House GOP to punt gun bill

Speaker Paul Ryan (R-Wis.) and his GOP leadership team on Monday decided to punt on any gun-related legislation until after the long summer recess.

The latest shootings across the country led Republican leaders to believe that debating and voting on contentious gun control bills now would only inflame an already violent situation.

The decision means the House, which has been wrestling with gun control legislation for weeks, will not consider bills to prevent suspected terrorists from obtaining guns until at least after its seven-week recess, which is set to begin at the end of this week.

{mosads}“Given the events … we need to take a step back and show some real calmness and some real leadership and reflect on what’s happening in this country, and pursue the gun issue at a further date,” Rep. Mimi Walters (R-Calif.), the freshman class representative to GOP leadership, told The Hill after a meeting in Ryan’s office.

Two black men were killed by police in separate incidents in Baton Rouge, La., and Minnesota last week. Both incidents were caught on video and added to nationwide anger over violence involving police and minority communities.

The debate experienced another disturbing turn last Thursday night, when a man attacked the Dallas police, killing five officers from an elevated position in the city’s downtown.

President Obama has invited congressional leaders to travel to Dallas with him Tuesday to honor the fallen officers. Minority Leader Nancy Pelosi (D-Calif.) will travel on Air Force One with him, but Ryan is unable to make the trip.

“He was invited to attend, and would like to be there, but we could not make the travel work,” said Ryan spokeswoman AshLee Strong. “He addressed this tragedy on Friday and will continue to talk about these issues in the days ahead.”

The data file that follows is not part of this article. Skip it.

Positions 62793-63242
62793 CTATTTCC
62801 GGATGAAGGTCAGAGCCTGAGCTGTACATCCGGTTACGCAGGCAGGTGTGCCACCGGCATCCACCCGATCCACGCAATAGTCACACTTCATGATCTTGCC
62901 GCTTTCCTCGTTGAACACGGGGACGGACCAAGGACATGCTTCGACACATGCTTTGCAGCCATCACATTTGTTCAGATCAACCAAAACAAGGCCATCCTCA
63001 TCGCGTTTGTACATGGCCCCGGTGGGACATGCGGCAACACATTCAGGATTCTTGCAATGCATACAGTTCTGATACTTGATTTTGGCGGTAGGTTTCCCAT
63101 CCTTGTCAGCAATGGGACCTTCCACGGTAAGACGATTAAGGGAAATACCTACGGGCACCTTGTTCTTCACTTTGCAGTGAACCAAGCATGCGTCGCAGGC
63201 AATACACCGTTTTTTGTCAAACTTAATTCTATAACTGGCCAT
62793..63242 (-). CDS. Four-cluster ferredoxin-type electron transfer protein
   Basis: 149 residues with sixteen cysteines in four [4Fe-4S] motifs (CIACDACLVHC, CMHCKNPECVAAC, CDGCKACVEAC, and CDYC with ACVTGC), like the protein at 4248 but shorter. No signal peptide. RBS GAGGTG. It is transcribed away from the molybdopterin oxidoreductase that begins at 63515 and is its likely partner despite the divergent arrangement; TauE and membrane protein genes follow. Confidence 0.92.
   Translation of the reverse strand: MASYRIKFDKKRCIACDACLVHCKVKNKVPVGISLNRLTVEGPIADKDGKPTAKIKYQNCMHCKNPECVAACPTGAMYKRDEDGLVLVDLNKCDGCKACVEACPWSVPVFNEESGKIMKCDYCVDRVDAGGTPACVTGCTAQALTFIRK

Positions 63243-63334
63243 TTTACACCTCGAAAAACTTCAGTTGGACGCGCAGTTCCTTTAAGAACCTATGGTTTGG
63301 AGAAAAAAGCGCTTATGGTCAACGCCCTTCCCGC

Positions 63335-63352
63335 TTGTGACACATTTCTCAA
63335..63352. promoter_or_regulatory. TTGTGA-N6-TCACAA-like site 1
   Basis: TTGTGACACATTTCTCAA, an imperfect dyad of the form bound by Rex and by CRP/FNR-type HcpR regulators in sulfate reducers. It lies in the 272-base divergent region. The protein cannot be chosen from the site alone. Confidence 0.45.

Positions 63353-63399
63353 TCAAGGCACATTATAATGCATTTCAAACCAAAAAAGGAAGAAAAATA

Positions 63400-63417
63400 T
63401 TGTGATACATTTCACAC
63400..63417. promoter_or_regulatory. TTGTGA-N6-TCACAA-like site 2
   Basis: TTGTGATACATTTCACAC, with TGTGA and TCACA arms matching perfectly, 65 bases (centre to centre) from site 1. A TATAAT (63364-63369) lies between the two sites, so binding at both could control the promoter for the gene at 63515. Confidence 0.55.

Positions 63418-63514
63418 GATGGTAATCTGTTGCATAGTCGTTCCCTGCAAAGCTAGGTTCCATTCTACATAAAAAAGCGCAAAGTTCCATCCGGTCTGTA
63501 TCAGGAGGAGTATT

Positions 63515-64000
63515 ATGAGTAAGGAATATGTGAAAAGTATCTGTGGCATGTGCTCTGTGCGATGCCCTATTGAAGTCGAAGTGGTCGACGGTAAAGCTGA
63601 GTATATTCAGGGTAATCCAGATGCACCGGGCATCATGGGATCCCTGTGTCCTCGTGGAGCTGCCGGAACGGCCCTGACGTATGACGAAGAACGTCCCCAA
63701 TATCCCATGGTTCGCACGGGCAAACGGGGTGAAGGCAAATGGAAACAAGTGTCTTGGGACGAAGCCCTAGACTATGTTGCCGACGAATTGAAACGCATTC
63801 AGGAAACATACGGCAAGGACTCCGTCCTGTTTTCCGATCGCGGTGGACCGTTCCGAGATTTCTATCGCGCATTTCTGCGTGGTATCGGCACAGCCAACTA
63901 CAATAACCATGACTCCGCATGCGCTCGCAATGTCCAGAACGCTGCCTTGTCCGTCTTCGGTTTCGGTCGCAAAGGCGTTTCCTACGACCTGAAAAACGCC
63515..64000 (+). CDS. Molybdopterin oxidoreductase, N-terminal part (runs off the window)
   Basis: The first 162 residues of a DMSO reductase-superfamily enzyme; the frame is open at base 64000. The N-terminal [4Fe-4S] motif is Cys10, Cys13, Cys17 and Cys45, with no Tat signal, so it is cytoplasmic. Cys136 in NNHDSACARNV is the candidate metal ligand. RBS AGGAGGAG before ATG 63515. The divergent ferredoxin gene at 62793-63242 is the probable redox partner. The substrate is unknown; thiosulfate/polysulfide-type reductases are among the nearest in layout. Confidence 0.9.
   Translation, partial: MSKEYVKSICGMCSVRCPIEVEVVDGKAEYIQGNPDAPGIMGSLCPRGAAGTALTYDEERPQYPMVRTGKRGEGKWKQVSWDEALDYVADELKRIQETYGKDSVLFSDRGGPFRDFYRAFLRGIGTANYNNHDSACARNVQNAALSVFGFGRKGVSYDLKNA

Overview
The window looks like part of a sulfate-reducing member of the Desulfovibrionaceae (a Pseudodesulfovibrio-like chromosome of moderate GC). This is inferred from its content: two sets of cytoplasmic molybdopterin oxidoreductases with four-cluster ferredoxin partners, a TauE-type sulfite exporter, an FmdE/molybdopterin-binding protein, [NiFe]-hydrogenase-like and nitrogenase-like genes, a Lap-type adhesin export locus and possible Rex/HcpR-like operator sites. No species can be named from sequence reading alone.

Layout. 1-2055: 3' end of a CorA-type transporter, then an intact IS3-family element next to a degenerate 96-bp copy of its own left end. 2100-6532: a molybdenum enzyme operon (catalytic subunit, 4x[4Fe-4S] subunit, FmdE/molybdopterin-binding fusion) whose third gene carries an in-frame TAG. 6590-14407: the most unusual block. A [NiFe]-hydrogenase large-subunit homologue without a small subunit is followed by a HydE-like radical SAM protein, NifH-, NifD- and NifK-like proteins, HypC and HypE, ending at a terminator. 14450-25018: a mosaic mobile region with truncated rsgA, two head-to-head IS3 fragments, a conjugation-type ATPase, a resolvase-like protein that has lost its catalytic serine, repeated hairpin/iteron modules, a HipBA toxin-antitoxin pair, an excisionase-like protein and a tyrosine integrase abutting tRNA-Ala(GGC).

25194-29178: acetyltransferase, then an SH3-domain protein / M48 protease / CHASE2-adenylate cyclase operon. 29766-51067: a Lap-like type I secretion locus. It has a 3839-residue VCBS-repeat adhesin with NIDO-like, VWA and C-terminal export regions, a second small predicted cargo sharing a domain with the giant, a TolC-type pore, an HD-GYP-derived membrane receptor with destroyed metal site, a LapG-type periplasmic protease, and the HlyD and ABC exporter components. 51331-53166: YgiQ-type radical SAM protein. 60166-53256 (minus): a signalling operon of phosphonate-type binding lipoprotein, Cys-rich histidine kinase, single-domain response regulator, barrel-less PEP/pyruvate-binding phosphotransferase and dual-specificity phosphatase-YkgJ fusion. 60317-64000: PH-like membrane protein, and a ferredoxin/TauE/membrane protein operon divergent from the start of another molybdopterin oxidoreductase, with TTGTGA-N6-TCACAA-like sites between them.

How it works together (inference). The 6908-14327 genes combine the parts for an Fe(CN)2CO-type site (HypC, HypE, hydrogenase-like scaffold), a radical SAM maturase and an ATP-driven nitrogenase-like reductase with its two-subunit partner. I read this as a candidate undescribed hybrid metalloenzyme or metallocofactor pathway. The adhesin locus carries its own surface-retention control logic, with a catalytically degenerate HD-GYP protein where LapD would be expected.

The GOP gun control legislation was already in trouble.

Last week, Ryan faced dozens of GOP defections on a leadership-backed gun control measure in response to last month’s massacre at a gay nightclub in Orlando, where a gunman killed 49 people and injured 53 more. The far-right Freedom Caucus came out in opposition to the bill, which made it tougher for suspected terrorists to buy firearms. Conservatives argued that terrorist watchlists often wrongly include people and that the law would thus infringe on the Second Amendment. 

“I think it’s dead,” conservative Rep. Thomas Massie (R-Ky.) told The Hill last week.

At Monday’s leadership meeting, lawmakers briefly discussed the shooting earlier in the day at a Michigan courthouse that killed two bailiffs and injured a deputy sheriff.

This is the final week the House is in session before lawmakers leave town for the presidential conventions and to campaign for their own congressional races. They won’t return to Washington until after Labor Day.

Democrats last month held a sit-in to demand action on gun violence following the Orlando shooting. They have threatened to take additional actions to force Ryan’s hand on gun control.

House Minority Whip Steny Hoyer (D-Md.) is still urging votes on the pair of bills the Democrats have been promoting heavily since the Orlando shooting. 

One would expand background checks ahead of gun purchases; the other would empower the FBI to bar firearm sales to those on the agency’s terrorist watchlists. Both are sponsored by Republican Rep. Peter King (N.Y.).

“They’re Republican bills, bipartisan bills. Ninety percent of America agrees on them, [and] heaven knows why they’re not bringing them to the floor,” Hoyer said Monday. “They’ll pass, handily, in my opinion.”

— Mike Lillis contributed to this story.

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